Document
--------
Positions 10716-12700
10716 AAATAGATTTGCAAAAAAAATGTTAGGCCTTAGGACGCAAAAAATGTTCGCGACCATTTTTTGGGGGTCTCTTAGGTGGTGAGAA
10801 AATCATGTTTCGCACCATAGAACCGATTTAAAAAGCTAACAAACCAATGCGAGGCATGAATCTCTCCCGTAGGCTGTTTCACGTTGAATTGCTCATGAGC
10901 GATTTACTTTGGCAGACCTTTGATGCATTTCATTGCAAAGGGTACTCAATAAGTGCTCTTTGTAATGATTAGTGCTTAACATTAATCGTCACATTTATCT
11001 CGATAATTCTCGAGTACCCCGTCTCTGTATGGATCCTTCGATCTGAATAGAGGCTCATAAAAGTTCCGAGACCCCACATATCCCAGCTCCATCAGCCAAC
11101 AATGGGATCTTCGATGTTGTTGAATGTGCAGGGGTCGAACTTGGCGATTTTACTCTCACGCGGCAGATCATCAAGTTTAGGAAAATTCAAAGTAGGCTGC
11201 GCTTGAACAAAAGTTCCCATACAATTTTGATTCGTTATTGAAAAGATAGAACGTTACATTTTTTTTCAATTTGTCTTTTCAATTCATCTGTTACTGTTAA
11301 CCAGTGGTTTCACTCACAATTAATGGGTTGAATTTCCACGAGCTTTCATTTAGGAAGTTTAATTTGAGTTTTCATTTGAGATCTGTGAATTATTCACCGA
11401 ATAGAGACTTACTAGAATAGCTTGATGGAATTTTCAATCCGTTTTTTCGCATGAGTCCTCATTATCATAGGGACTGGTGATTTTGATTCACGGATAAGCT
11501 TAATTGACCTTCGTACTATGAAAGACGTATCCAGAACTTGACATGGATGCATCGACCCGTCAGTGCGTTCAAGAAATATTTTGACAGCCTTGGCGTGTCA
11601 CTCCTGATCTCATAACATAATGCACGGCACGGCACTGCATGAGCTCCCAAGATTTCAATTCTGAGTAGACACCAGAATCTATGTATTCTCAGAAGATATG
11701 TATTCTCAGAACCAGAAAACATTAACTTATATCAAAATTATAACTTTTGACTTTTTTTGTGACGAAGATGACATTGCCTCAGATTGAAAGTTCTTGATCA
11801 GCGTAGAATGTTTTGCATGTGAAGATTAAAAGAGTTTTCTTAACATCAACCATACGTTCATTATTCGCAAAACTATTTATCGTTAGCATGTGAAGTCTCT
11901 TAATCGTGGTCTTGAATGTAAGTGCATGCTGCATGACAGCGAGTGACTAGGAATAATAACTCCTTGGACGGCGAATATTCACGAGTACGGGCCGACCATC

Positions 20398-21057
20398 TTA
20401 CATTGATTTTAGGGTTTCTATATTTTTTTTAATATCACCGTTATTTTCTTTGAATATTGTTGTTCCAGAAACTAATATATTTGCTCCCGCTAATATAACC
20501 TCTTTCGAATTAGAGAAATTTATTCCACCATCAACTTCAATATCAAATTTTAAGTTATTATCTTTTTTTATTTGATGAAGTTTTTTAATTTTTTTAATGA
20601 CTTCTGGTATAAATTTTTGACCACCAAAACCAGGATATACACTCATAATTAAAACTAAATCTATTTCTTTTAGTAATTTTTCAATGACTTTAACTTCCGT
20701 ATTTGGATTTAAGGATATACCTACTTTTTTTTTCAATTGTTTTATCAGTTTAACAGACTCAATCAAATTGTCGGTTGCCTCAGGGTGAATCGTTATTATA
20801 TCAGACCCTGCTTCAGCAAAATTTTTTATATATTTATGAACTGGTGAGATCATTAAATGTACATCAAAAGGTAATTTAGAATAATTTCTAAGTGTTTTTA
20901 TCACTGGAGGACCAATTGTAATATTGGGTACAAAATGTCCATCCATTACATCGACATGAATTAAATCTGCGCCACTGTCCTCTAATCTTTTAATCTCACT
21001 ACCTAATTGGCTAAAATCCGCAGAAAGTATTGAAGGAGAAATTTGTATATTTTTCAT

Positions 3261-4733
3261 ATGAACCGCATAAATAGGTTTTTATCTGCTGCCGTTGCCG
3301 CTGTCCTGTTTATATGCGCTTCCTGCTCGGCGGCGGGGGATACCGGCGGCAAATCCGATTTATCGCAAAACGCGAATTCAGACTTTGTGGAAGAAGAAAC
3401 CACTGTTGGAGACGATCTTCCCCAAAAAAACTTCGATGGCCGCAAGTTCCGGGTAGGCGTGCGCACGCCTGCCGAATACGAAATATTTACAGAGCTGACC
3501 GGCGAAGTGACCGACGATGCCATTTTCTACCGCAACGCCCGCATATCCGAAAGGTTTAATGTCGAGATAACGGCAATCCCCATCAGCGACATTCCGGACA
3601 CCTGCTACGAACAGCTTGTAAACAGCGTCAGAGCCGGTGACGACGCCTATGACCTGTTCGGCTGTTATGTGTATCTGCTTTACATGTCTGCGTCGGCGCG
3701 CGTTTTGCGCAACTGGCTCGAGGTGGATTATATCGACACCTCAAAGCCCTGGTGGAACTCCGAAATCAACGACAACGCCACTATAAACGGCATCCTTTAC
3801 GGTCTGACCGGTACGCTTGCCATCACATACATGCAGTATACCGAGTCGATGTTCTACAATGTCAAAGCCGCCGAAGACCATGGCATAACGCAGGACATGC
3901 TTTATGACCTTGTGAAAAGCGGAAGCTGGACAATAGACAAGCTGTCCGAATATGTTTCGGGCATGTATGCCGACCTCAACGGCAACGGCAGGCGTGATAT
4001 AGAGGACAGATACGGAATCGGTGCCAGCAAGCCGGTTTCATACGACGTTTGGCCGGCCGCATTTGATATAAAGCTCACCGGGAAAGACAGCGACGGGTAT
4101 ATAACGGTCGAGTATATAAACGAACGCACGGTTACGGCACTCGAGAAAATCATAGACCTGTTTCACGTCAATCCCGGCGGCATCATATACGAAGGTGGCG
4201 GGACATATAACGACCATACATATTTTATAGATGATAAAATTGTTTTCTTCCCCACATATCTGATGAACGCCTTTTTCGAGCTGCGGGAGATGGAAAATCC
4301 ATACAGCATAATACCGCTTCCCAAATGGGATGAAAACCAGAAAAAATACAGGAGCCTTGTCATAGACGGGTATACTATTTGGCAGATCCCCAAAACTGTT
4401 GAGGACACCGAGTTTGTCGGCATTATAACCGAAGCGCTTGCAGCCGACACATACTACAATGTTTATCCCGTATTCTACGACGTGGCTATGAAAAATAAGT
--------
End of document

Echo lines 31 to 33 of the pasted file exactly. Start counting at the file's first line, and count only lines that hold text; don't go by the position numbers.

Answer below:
3801 GGTCTGACCGGTACGCTTGCCATCACATACATGCAGTATACCGAGTCGATGTTCTACAATGTCAAAGCCGCCGAAGACCATGGCATAACGCAGGACATGC
3901 TTTATGACCTTGTGAAAAGCGGAAGCTGGACAATAGACAAGCTGTCCGAATATGTTTCGGGCATGTATGCCGACCTCAACGGCAACGGCAGGCGTGATAT
4001 AGAGGACAGATACGGAATCGGTGCCAGCAAGCCGGTTTCATACGACGTTTGGCCGGCCGCATTTGATATAAAGCTCACCGGGAAAGACAGCGACGGGTAT